11What does Adoption Pending mean?
This means that ESRA has already lined up an adopter for the dog. The dog’s status will change to "Adopted" when the adoption is finalized with a signed contract and the payment of the adoption fee. Sometimes this closure is delayed due to ongoing medical treatment, so a dog may be listed on the website as Adoption Pending for a month or more.
12What can I expect when I adopt a Springer?
Throughout this process, please be honest with us and with yourself about dog traits which you can accept. Listen closely to the foster parents! They know the dog in their care. Please do not fall in love with a cute picture. Check the description carefully. Please be realistic about your expectations for your new adoptee. Remember that the dog has just been wrenched from a secure place. A rescue dog can take up to six months to settle into a new home. There may be "words" with other resident pets. There may be occasional accidents even if a dog has been reliably housetrained. Are you patient enough to help your new dog and your family make this adjustment? We are looking for TRUE dog lovers who want a Springer for the right reasons and not just for looks. Be open-minded. You are adopting a dog and giving it a new life.
Many people don't inquire about a dog that is listed because the dog’s pictures are not eye catching. Unfortunately, those people miss out on great dogs. We often post the first pictures we receive, so be sure to read the write-up as well. If you don't see the dog’s potential, you may miss out on a terrific Springer!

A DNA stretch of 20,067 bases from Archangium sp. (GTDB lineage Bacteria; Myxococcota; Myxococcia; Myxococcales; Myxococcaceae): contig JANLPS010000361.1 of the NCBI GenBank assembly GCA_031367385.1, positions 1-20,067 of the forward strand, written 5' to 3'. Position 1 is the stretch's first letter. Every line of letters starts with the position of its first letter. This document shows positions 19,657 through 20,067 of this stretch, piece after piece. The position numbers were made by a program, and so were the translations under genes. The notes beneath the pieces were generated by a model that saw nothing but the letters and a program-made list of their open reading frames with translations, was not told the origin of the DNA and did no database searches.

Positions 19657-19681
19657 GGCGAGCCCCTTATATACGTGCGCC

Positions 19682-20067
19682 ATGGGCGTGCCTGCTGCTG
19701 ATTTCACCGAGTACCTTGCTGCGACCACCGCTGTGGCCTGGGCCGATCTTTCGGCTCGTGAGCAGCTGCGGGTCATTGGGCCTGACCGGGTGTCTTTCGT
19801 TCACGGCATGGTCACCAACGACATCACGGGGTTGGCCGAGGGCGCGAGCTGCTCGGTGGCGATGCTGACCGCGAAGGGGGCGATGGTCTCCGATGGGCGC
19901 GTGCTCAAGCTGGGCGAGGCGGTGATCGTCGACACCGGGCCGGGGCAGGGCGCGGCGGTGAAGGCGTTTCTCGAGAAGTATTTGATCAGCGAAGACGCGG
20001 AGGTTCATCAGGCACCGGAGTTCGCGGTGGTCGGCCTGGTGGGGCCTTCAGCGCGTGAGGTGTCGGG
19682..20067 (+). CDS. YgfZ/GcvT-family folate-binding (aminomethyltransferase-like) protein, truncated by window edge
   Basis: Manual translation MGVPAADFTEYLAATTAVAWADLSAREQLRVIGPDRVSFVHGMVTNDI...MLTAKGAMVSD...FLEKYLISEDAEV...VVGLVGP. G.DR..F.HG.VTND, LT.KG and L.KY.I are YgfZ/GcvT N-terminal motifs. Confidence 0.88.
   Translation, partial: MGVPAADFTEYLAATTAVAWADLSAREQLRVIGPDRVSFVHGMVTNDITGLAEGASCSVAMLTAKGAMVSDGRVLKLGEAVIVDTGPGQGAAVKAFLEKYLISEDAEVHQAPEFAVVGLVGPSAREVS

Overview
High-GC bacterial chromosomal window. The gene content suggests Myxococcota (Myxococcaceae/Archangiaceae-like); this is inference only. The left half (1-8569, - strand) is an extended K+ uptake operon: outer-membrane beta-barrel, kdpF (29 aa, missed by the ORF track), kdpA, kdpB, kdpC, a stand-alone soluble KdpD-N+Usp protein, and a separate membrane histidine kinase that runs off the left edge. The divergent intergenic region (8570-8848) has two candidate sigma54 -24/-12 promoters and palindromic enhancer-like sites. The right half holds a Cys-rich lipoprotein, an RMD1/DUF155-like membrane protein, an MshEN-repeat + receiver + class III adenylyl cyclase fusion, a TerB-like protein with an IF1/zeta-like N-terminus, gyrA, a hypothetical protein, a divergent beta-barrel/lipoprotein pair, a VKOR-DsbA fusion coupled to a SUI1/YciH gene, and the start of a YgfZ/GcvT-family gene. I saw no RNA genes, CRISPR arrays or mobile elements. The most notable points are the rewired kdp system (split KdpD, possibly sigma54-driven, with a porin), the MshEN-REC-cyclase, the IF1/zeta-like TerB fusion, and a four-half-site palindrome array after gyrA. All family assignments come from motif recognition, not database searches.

13What if it doesn't work out?
First of all, don't give up easily! There is a wealth of experience in our national network of Springer rescuers. We are available for advice, tips, and support. If your adoptee is not fitting in well, please contact either your nearest Springer rescue person or the foster home. We will always take our Springers back, but you must agree to provide the return transportation to the foster home. There will be another adopter that comes along who is right for the dog that doesn't fit with you, and there will be another Springer that will fit perfectly into your home.
Most of all, please realize that your rescue dog needs to settle in and learn your routine. Be patient with him or her! Even a housetrained dog will have a few accidents until you learn each other's signals. Contain your excitement and do not take your new dog to the pet store or out on adventures for the first few weeks, as such stimulation can be overwhelming for the dog. Give the dog time to get used to your household first and feel secure with you and the other animals you may already have in your home. There is no need to start obedience classes right away. You can work on a few basics at home and start training after a month or so of settling in. And don't hesitate to talk to your state coordinator or the foster parent of your adoptee with any questions about your new dog.
If the adoption truly is not a fit and the dog is returned within 30 days, the adoption fee will be refunded. We will always take an adoptee back at any point in his or her life, but we are unable to refund the fee after 30 days.
Although we endeavor to find a Springer for every approved applicant, and all things are taken into consideration when we consider the placement of each dog, the process of rehoming dogs has no guarantees.